A bit of a practical post this week. When I was teaching (and we’ve all done it) I used to get frustrated at times when our students didn’t listen to instructions, often when using ICT be not always the case. My solution used to be to create a poster with pictures and steps for a variety of different tasks. This became the first port of call if students had trouble remembering what to do and they had to access it first before coming to me.
This was all well and good if it was something like logging onto the network, adding a picture to PowerPoint or something of a general nature like that. However, if a child came up to me and asked about how to work out, for example, a maths problem we had been working on, a poster wouldn’t necessarily cut it. Well these days the answer is simple, use a screen cast.
Screen casting is the digital version of an instructional poster. Ok, actually it is much more than that, but in essence it is a simple video of how to do something. Why it is called screen casting is because the video is actually a recording of what you are doing on the screen. So simply fire up your screen casting software (I’ll mention this later), press record, do something on your screen like show how to insert an image into PowerPoint, whilst talking an explaining the process as you go. At the end you will have a video of the process plus an audio explanation of how to do it.
Once you have your screen cast, add it to your server or on a wiki/blog/website and then let your students know where to find it. Then they can look at it over and over again whenever they need to and they don’t have to keep asking you the same question every time. If it’s on the web somewhere like your own wiki, blog or even Youtube or Teachertube the students can access it 24 hours a day, 7 days a week.
Realistically, the time it takes to create a screen cast is literally the length of the recording you want to make. With a little bit of time put in at the start, you could actually save time throughout your teaching week.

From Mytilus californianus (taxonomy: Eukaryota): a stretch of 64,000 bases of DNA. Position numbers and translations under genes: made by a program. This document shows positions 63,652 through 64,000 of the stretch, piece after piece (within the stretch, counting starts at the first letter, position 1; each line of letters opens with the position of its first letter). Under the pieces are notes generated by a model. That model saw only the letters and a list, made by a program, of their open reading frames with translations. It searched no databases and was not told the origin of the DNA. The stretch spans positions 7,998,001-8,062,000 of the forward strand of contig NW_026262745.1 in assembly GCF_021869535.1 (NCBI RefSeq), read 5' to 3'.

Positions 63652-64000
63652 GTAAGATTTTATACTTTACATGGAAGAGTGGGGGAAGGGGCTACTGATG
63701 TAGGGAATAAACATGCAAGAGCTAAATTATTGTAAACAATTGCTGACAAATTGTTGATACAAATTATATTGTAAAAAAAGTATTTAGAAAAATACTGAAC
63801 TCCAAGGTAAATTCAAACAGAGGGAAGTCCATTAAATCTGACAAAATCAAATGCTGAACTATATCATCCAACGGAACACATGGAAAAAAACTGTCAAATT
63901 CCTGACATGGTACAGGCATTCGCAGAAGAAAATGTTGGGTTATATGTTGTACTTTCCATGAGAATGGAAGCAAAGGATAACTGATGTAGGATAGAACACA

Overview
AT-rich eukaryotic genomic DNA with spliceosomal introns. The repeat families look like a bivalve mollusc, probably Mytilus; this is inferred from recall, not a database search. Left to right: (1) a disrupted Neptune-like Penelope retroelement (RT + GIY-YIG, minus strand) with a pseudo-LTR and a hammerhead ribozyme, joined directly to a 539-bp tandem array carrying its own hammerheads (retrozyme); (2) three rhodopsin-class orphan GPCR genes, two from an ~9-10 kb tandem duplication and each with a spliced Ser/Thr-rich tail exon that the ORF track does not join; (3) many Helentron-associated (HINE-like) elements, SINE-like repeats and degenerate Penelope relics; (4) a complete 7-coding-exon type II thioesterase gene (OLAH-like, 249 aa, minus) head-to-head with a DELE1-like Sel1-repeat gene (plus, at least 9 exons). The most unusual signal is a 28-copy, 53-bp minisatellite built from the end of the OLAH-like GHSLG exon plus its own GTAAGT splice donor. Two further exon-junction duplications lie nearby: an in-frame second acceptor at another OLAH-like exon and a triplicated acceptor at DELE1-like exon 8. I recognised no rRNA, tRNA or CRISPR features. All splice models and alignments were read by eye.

Which brings me to my next point. You could screen cast an actual lesson concept, say on fractions, prior to/during/after the lesson then save it somewhere so the students can then refer to for ‘just in time’ teaching during the day or at home or even on the weekend if need be. So suddenly you are providing a level of 24/7 support for your students (and parents!) without actually having to physically be there to answer their queries every minute of the day or at times when they need support but you cannot physically provide it.
An other way to use screen casting is as an assessment tool where students use the same process to convey an understanding of a topic or concept. A brilliant use is in maths and in particular the way Eric Marcos, aka Math Train, uses screen casting for his students to explain their understanding of concepts, but also as way for kids to teach other kids. Go to www.mathtrain.tv to check it out. Even if you don’t use screen casting, this site is a great one for maths resource videos of concepts. Here’s an example:
So if I’ve motivated you enough to try screen casting, what should you use. Well for paid software try Screenflow for Macs or Camtasia for PC’s. If you have an SmartBoard, the built in recorder in notebook will do it for you otherwise for freebies try Jing, camstudio, screentoaster or screencastle. Screentoaster and screencastle are actually web based so there is no need to download any software, you use them whilst connected to the web, which means they have a few less features than the software programs.
Have fun and use your new found spare time wisely!